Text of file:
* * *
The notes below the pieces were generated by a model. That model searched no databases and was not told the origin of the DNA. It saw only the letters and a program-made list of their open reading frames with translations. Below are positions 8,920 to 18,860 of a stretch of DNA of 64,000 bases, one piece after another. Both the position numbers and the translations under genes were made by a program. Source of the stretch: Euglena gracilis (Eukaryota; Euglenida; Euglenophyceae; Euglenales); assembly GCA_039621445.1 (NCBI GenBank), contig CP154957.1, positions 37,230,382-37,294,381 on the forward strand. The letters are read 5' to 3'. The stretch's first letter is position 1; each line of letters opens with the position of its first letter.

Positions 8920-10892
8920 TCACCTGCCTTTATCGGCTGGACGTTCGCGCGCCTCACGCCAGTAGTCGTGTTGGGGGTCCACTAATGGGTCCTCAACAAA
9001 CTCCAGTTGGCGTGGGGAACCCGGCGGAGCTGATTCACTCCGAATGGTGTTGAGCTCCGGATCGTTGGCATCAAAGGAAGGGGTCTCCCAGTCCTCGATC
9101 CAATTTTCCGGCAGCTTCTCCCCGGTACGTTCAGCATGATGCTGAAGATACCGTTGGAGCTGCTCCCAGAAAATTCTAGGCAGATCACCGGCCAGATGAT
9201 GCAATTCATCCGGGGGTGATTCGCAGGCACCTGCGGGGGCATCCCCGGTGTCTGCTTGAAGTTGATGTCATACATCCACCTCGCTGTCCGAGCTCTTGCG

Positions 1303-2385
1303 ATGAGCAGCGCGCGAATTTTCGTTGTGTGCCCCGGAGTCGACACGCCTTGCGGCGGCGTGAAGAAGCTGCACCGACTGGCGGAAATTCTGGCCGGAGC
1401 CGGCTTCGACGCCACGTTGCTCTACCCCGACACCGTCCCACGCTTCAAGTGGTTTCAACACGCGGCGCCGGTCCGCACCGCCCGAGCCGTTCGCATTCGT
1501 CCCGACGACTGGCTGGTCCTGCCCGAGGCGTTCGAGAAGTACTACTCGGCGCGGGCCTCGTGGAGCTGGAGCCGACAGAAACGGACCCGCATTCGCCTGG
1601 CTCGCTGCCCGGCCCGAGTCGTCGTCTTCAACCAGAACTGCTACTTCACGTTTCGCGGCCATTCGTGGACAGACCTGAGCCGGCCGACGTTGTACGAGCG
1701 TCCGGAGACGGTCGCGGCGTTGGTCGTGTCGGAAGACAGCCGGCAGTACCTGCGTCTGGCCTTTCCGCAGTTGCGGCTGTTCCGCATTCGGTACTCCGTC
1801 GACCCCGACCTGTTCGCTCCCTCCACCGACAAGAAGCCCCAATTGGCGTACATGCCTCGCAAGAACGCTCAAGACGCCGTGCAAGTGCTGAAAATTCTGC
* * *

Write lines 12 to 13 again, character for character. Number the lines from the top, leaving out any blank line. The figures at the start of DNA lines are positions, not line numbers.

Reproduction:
1701 TCCGGAGACGGTCGCGGCGTTGGTCGTGTCGGAAGACAGCCGGCAGTACCTGCGTCTGGCCTTTCCGCAGTTGCGGCTGTTCCGCATTCGGTACTCCGTC
1801 GACCCCGACCTGTTCGCTCCCTCCACCGACAAGAAGCCCCAATTGGCGTACATGCCTCGCAAGAACGCTCAAGACGCCGTGCAAGTGCTGAAAATTCTGC